Heather finds the “saw tooth” problem as a very interesting issue, which she experienced with utilities she have been working with. She concludes that Ross is right about the problem. She learned this from Ross when he came three years ago. She asked Ross to talk about the “saw tooth” problem.
Ross shared that the “saw tooth” problem is an issue they’ve observed in New Zealand and certainly observed in Australia as well.
And that is when an organization starts down the track of asset management. There’s usually people who came to get it going, Ross said.
And they’re going to get trained, and they get on with the work, and they bring the organization up to certain level of capability and capacity and understanding of asset management.
And for many, many organizations in Australia or New Zealand, over a period of time, maybe three or four or five years, that capacity drops off. And then they’re going to get picked up again. The management or senior engineers or whoever it is will realize, “Hey, we’ve fallen back here.” And they give it another push and up it comes again.
This is the saw tooth problem and it’s simply around the fact that almost always, asset management is driven by individuals. And it’s very, very hard in the early days of it to embed that practice into the organization.
So the individual (or there could be two or three or four individuals in a big organization) give it a really good shove and they get it up to a point but it doesn’t embed into the organizational culture nor into their practices.
And so what happens is when those individuals leave or they would be assigned different roles, asset management just slides back to where it was because the organization as a whole hasn’t bought into it.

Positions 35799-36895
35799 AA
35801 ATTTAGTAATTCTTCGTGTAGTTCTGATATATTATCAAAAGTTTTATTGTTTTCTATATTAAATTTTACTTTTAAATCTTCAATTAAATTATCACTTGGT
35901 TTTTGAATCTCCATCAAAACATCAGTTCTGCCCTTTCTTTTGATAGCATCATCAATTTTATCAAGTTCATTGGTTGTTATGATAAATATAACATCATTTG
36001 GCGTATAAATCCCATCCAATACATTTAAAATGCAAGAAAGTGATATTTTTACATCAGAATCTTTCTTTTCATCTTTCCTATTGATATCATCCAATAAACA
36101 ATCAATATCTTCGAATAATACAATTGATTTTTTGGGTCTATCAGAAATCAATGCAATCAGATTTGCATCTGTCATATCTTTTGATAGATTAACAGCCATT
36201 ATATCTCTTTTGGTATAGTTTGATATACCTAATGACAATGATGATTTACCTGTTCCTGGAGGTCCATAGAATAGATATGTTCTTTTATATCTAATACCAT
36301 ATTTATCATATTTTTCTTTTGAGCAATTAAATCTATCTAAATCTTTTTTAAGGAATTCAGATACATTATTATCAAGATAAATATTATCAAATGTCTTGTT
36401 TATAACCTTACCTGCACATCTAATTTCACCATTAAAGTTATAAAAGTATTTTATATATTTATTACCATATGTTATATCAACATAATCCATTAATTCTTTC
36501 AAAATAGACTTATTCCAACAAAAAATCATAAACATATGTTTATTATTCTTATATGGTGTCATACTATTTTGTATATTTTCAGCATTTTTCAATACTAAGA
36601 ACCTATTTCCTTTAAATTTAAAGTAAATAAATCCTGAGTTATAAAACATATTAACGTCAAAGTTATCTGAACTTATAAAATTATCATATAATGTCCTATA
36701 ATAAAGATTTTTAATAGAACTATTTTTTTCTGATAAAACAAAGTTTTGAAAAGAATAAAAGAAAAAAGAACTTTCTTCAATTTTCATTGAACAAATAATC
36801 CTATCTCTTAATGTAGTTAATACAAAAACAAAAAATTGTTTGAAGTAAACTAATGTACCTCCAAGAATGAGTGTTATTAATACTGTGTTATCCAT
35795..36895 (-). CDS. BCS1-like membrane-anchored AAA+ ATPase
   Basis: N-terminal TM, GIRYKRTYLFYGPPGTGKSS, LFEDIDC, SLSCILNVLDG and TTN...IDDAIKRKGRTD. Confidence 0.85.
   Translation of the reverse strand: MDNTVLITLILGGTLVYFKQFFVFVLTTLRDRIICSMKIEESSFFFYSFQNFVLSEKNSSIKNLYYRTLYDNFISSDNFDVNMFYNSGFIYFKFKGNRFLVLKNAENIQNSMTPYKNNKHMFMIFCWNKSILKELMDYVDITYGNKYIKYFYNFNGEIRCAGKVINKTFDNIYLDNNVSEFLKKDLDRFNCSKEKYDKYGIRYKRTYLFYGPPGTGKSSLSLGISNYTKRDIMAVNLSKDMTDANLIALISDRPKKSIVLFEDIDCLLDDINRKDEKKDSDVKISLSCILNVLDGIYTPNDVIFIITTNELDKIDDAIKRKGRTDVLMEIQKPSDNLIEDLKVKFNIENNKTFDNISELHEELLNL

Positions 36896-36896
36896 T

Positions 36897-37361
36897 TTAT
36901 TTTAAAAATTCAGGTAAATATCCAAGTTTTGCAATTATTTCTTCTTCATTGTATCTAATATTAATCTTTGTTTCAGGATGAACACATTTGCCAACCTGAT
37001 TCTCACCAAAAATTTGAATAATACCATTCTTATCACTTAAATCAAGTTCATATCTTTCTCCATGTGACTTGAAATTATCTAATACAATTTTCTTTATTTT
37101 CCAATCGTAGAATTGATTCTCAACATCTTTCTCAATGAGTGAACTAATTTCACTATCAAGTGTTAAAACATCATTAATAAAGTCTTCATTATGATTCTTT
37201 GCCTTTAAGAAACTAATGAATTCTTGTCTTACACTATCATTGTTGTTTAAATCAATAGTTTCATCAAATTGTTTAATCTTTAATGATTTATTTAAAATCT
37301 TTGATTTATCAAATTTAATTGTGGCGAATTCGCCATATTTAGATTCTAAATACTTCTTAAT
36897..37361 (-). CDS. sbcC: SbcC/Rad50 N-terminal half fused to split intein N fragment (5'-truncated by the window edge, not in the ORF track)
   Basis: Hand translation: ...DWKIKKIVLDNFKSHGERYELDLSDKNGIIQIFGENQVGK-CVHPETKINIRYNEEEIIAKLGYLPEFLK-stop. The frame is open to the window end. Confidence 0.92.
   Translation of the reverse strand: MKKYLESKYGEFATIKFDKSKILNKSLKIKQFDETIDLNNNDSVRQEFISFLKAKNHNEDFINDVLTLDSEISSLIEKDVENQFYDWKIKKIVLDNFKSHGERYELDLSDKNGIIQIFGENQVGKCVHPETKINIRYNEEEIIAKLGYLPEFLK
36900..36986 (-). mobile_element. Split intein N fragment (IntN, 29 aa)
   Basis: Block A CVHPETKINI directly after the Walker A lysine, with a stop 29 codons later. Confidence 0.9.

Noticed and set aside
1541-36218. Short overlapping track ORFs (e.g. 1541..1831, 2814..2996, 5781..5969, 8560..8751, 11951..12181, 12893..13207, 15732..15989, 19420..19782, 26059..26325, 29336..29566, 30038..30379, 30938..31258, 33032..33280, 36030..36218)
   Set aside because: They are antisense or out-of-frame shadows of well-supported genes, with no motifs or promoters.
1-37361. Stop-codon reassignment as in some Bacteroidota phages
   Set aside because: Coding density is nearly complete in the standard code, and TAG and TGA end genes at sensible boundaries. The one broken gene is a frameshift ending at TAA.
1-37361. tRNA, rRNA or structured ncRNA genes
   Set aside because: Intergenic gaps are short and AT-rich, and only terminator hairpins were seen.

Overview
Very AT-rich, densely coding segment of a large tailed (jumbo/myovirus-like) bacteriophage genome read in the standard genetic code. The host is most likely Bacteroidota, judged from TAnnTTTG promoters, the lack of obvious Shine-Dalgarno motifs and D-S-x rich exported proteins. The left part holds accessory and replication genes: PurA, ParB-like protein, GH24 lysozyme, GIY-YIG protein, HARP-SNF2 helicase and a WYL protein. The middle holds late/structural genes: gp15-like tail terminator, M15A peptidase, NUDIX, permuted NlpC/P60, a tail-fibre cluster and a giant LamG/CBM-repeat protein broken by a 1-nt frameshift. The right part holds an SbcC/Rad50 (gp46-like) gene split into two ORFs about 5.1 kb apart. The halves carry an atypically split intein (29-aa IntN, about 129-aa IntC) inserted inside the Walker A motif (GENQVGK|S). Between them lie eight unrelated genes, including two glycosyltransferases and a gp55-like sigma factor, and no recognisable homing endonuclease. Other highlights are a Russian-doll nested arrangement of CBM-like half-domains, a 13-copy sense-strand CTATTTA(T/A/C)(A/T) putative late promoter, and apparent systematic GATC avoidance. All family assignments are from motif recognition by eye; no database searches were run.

When this happens, we can’t conclude that that’s a failure of asset management. Some people would say, “Well we got to a point, we dropped back, we failed.”
No, it’s not a failure. That’s just another observation on organizational dynamics and that’s just the reality of organizational change management.
What we’re finding in New Zealand now is after 18 years down the track there are younger engineers, who 18 years ago started in asset management and are now landing in very senior management positions.
And so you’re starting to get chief engineers and CEOs who just implicitly are asking “Why are we doing this?”
Certainly in the top 80-85 percent of authorities, the bottom 15% is still not committed to infrastructure asset management. Their management and the board’s aren’t committed to it regardless the fact that it’s been law for 18 years. So here you’re talking about organizations that can be quite resistant to change despite the the years gone by.
So it’s just something you probably will observe because it’s just a very simple part of organizational dynamics. Be aware of it. Be aware that the way to manage through it is to have commitment from the top to the bottom of the organization.
And it’s like you need to keep training people and keep encouraging them to think a bit differently the way they used to. Then over time, this methodology, thinking and managing will just embed itself and become part of their overall business practice.